Invertebrate colonization of live and dead oak (Quercus rubra) and pine (Pinus taeda) logs in an Ozark stream
Large woody debris (LWD) is an important component of stream ecosystems. Logs provide stable habitat (by restricting bedload movement as well as the wood itself) for biota of all types and nutrition for some species. LWD inputs include fresh (live) wood resulting from ice storms, windstorms, floods (undercutting erosion, debris flows), beaver activity, and silviculture in addition to dead wood. Yet few studies report comparative use of live and dead LWD of different species. Fresh wood retains some secondary compounds that repel invertebrate herbivores as well as exuding more inorganic and organic nutrients than dead wood, and these vary among species. We postulated that some invertebrates are repelled by certain species of fresh-cut wood, while others may be attracted. We cut live and standing-dead trees (killed by an ice storm 3.75 years earlier) of oak and pine into logs 50cm. long by 15cm. diameter, tethered six of each type (24 total) to the stream bank in a pool of a first order perennial stream 24 October 2012, carefully removed them 14 February 2013, rinsed off meiofauna (53-500 micrometers) and rinsed and picked macroinvertebrates from each, to subsequently analyze which taxa were on which logs. Quantitative benthic samples were also collected.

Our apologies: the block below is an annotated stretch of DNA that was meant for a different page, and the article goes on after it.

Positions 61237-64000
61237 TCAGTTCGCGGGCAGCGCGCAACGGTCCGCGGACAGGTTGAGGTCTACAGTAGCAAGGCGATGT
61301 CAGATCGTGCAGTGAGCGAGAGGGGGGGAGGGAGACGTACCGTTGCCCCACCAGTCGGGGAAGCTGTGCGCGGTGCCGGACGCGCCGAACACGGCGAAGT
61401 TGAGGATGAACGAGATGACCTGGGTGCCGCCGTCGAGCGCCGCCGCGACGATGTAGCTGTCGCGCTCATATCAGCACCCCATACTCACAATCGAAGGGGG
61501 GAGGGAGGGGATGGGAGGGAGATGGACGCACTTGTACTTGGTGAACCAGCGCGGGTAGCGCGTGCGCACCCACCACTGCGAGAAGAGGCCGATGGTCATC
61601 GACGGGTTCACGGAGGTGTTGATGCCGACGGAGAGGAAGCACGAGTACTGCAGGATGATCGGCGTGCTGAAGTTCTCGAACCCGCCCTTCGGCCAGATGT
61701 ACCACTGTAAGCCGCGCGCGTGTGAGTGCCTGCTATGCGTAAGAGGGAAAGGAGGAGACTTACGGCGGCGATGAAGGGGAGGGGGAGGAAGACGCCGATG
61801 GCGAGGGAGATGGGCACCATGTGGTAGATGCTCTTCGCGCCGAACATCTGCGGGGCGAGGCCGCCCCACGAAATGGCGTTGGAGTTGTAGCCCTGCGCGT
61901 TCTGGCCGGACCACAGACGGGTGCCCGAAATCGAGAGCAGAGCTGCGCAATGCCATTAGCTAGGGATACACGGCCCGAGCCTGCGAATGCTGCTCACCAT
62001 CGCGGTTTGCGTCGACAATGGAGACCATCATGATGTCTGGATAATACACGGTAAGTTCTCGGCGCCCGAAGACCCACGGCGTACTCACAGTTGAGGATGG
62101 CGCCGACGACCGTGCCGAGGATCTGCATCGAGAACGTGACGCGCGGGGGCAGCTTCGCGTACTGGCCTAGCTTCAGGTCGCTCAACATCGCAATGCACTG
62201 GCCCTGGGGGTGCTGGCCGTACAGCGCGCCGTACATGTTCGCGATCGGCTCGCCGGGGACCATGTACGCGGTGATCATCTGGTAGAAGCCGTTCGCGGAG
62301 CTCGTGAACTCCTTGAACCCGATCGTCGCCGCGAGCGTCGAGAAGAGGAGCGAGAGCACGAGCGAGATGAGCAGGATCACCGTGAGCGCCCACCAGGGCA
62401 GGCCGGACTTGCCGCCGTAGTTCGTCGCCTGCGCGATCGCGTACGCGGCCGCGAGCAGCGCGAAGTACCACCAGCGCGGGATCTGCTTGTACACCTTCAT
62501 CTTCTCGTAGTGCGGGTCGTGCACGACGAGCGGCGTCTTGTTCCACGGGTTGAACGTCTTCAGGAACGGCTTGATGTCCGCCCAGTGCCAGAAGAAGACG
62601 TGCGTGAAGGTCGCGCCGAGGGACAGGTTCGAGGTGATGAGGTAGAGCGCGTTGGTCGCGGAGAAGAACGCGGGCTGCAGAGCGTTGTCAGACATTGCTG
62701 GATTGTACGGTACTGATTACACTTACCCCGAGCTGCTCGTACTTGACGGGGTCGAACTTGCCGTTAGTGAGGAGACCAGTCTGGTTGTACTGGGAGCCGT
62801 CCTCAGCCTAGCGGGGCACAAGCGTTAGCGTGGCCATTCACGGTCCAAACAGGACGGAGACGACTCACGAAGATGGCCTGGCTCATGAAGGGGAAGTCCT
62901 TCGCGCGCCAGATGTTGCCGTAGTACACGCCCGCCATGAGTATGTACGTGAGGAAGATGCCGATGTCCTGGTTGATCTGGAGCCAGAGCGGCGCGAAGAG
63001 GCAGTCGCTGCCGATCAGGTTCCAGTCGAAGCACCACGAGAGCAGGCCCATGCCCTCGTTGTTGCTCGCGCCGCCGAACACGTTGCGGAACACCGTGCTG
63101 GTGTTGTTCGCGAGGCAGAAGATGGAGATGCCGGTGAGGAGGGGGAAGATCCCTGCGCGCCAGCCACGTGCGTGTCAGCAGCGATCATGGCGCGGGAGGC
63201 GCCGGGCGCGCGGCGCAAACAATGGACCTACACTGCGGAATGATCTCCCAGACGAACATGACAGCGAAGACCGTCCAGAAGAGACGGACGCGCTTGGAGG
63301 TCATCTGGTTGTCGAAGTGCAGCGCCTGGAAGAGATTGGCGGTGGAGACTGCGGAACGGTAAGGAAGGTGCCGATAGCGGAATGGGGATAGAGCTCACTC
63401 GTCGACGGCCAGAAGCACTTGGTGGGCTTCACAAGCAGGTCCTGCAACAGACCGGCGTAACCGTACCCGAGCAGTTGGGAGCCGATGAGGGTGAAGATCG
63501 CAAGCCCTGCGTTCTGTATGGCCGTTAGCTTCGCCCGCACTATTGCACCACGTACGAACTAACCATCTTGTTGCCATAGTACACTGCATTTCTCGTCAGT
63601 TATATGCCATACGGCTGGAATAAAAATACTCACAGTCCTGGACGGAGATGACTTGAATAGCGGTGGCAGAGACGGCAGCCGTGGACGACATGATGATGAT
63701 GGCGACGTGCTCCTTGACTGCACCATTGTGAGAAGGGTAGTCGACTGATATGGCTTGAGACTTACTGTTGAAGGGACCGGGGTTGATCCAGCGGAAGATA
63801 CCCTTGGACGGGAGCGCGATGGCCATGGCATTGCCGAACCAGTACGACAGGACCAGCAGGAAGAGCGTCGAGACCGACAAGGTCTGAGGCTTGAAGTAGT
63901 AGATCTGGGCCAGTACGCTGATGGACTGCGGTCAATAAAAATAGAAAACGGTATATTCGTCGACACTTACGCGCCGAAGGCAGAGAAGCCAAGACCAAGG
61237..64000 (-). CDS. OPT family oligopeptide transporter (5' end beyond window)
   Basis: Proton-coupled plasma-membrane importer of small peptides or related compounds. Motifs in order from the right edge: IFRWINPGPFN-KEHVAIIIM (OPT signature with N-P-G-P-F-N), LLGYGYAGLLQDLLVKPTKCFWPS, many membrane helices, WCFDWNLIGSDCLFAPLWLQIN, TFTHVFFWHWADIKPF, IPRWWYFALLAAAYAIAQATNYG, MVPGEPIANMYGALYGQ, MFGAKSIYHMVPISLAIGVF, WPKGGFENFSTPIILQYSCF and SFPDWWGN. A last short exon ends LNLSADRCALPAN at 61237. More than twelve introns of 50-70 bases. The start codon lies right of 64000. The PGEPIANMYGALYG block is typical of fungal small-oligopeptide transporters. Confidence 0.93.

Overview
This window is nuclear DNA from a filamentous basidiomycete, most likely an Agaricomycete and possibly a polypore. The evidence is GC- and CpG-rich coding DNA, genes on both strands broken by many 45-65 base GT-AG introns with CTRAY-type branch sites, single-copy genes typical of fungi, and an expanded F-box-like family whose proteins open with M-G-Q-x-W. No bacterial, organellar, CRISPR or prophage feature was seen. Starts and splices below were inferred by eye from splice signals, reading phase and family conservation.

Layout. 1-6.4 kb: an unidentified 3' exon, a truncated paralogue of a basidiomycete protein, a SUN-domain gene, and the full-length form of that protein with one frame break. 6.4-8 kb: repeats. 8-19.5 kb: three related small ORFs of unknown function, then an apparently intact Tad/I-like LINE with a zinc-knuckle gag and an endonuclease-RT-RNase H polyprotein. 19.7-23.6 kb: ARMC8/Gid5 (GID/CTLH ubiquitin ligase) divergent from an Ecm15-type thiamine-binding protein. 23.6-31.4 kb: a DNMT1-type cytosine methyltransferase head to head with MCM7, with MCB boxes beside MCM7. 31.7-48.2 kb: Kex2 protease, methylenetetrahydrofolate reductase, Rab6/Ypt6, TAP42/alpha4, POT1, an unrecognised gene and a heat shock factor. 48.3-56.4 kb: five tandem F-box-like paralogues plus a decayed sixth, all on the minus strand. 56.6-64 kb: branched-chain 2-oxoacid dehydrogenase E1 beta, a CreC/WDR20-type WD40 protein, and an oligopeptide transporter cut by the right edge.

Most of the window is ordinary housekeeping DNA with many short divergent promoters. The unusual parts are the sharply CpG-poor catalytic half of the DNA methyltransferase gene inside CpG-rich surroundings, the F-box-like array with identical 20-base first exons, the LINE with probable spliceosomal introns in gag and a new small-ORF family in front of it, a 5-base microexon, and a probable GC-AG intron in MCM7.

Overall, meiofauna exhibited significant differences in density among LWD types as indicated by lettering: dead oak BC, live oak A (mean 1074 m-2), dead pine B, live pine C (mean 419 m-2). Permanent and temporary meiofauna had patterns similar to this: A, B, AB, A; and A, B, A, A. Nematodes had the same pattern of abundance as the permanent meiofauna with 642 m-2 on live oak. Tardigrades were denser on oak (120 m-2) than pine (p=0.005), but ostracods were denser on pine (35 m-2) than oak (p=0.013). Overall, macroinvertebrate densities were not significantly different between wood species or live and dead wood. Chironomids were most abundant (ca. 500-1000 m-2), and showed the same indifference to species and ages of LWD. Mayflies and snails were also indifferent, but Perlidae stoneflies preferred live and dead pine (p=0.0123) to oak. Heptagenidae and Ephemerellidae mayflies preferred benthic substrates to LWD, but Gastropoda preferred the logs without significant preference between wood species (P= 0.0023). Our study revealed that some invertebrate taxa apparently prefer fresh-cut to dead wood, some prefer oak, others pine, and some prefer benthic substrate to the types of wood we presented. Students in an ecology class performed this research.